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This won’t be a very long article, because the upshot is basically…
…try to avoid watering house plant leaves
The key here is ‘try to avoid’. If you accidentally hit them it’s no big deal. In fact sometimes they like it.
Why you shouldn’t water plant leaves
In an ideal world, plants would have clear leaves all the time.
In the rainforests that most of our tropical house plants came from, the leaves would get wet when it rained. Like, every day. Sometimes all day.
Therefore, it can’t be an ‘Argh, my leaf got wet, I die’ situation.
The leaves don’t stay wet for very long. The warm temperature and wind mean that leaves don’t stay wet.
The getting wet part is FINE. It’s the staying wet part that causes issues.
Which plants hate having their leaves watered?
There aren’t that many specific plants that will suffer from ill health if you get their leaves wet.
HOWEVER some plants are more prone to get marks on their leaves if they get wet leaves.
The ones I know about are African violets, Anthuriums, and pretty much anything velvety.
These plants aren’t more prone to rot or anything – they just end up with white marks on their leaves.
The only leaf that I’ve come across that really, really HATES getting its leaves wet are maidenhair ferns.
Most of the plants we’ve tried in the terrarium thrived in there. To be fair, the maidenhair thrived too, but the fronds didn’t last. They went brown and died quickly, but there were dozens more fiddleheads unfurling.
The way to keep maidenhair ferns alive is to make sure the soil stays damp, the air stays humid, and the fronds stay DRY.
What happens if you water plant leaves?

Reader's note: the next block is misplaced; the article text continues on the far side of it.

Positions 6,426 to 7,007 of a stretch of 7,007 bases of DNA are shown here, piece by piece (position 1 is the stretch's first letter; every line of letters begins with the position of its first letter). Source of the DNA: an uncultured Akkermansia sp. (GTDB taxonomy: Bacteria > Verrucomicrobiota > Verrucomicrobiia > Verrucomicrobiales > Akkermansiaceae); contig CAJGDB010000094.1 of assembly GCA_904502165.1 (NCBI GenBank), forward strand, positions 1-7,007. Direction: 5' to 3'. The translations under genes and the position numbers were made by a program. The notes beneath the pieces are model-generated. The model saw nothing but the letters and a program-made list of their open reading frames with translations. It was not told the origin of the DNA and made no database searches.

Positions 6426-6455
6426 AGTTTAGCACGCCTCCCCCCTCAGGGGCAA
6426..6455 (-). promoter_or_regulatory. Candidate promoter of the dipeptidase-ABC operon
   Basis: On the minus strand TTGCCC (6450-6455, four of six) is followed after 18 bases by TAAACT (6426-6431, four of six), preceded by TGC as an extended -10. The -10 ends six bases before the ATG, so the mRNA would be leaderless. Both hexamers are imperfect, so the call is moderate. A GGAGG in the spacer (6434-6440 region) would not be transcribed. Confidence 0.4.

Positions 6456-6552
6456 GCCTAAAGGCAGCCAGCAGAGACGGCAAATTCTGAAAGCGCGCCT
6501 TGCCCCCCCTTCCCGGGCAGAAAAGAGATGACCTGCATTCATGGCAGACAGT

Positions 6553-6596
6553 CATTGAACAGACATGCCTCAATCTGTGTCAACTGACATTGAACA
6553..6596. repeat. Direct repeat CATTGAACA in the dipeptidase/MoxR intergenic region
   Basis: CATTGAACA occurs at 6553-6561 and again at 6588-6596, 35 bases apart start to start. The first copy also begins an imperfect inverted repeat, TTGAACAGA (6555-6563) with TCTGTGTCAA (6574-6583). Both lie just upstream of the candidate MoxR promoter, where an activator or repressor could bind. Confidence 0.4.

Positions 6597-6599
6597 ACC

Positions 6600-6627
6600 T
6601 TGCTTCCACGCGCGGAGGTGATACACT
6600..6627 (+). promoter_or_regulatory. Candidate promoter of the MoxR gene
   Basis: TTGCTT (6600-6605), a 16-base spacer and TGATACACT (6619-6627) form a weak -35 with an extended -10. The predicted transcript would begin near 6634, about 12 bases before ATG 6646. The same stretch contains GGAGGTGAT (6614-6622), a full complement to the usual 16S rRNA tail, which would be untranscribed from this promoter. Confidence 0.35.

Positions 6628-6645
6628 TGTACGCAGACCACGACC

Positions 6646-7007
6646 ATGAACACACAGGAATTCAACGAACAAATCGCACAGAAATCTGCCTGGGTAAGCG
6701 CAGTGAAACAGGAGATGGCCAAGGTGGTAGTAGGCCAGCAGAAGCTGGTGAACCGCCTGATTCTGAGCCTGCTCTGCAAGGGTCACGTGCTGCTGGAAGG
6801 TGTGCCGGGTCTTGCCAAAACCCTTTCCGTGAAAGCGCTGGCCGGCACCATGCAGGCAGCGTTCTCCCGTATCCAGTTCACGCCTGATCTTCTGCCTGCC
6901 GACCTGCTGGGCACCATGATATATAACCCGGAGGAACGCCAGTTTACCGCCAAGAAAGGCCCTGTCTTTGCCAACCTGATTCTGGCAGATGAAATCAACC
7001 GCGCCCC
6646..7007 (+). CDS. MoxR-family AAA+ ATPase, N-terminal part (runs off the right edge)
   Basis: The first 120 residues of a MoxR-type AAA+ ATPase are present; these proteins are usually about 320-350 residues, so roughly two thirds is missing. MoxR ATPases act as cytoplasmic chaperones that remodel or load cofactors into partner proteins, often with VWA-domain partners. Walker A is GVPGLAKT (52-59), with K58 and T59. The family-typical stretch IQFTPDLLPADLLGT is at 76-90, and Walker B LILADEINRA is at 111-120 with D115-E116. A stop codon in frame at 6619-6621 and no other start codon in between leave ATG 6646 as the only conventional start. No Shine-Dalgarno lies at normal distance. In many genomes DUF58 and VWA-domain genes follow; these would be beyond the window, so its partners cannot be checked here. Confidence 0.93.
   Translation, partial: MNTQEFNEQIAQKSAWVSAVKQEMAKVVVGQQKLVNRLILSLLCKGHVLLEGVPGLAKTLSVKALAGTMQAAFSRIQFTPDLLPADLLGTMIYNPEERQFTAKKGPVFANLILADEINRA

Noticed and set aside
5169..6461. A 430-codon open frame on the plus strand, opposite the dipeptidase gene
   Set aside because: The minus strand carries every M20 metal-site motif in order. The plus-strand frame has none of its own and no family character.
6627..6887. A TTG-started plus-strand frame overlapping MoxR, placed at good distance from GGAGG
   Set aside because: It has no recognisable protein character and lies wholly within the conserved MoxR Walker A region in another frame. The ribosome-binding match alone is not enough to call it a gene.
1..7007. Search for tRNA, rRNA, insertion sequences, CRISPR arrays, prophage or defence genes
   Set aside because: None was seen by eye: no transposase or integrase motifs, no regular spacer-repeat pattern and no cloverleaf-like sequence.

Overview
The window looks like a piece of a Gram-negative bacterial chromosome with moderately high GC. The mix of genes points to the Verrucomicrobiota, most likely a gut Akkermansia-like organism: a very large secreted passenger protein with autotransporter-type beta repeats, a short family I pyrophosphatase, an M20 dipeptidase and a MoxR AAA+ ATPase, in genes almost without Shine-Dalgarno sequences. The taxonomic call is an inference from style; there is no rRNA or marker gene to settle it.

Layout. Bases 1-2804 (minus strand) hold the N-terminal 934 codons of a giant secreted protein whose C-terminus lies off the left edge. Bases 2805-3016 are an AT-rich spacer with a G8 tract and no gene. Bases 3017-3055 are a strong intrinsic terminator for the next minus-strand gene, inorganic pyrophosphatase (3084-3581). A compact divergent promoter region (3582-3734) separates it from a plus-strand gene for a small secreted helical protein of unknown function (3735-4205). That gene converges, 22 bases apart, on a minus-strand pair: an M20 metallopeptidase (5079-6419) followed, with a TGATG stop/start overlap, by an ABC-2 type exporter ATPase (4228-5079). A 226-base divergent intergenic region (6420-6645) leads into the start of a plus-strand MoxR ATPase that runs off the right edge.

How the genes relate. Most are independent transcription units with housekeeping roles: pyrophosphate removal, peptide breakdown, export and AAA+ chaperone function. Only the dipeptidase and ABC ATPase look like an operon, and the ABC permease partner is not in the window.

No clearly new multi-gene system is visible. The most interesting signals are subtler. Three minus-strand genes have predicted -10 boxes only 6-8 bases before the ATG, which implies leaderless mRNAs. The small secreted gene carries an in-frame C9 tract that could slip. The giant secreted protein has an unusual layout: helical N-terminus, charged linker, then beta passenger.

If the water can run off relatively quickly, nothing. Except perhaps a few white marks.
The main problem with watering plant leaves is that the leaves can divert the water from the soil so a) the soil doesn’t get watered properly and b) you’ll end up with water all over the floor.
In fact, it’s helpful to wet plant leaves every now and again because leaves need to be clean to operate (that seems like the wrong verb, but I’m sticking with it) properly, and washing them with water is as good a way to remove dust as possible.
As well as cleaning the leaves of grime, watering the leaves can knock off bugs like mealybugs and thrips, and create an inhospitable environment for spider mites. Yay!
Is it ok to put plants in the shower?
Yes – in fact I think it can be one of the easiest ways to clean a lot of plants.
SURE, you can go around with a cloth and shine them all up, but my preferred method is to hose them all down in the shower, and then spray them all with neem oil.
Watering leaves can be beneficial sometimes
- It can help keep the plants clean
- It can help with keeping them cool
- It can help with humidity (with enough airflow and warmth)
Why you should avoid watering plant leaves
So, if we’ve learned that watering house plant leaves isn’t that big of a deal, why do people still insist you shouldn’t do it?
The issue isn’t wetting the leaves – it’s the leaves staying wet.
Standing water on leaves can result in a breeding ground for bacteria, which is why I don’t recommend misting house plants.
I have a big terrarium with a Calathea velvet touch in it. There’s a fogger, but every now and then we thoroughly spray the whole thing down with a sprayer. The leaves get SOAKED.
Buuuut not only is there no damage to leaves (bar the snail holes), there are no white marks either.
The terrarium is warm, and there’s a fan for airflow.
Basically, as long as the leaves don’t stay wet, the plant will be totally fine.
On warm days, you’re probably fine to spray your plants.
There is a bit of following behind the thinking that water droplets on plant leaves can increase burning, but that’s been largely debunked.
(Make sure they don’t have any oil or anything on them though.)
In winter, however, try to keep your leaves as dry as possible. By all means, shower them down, but dry them off after – perhaps a session with a *cool* blowdryer wouldn’t go amiss.
As I said, water on the leaves can cool them down – this is great in summer, but can be detrimental in winter.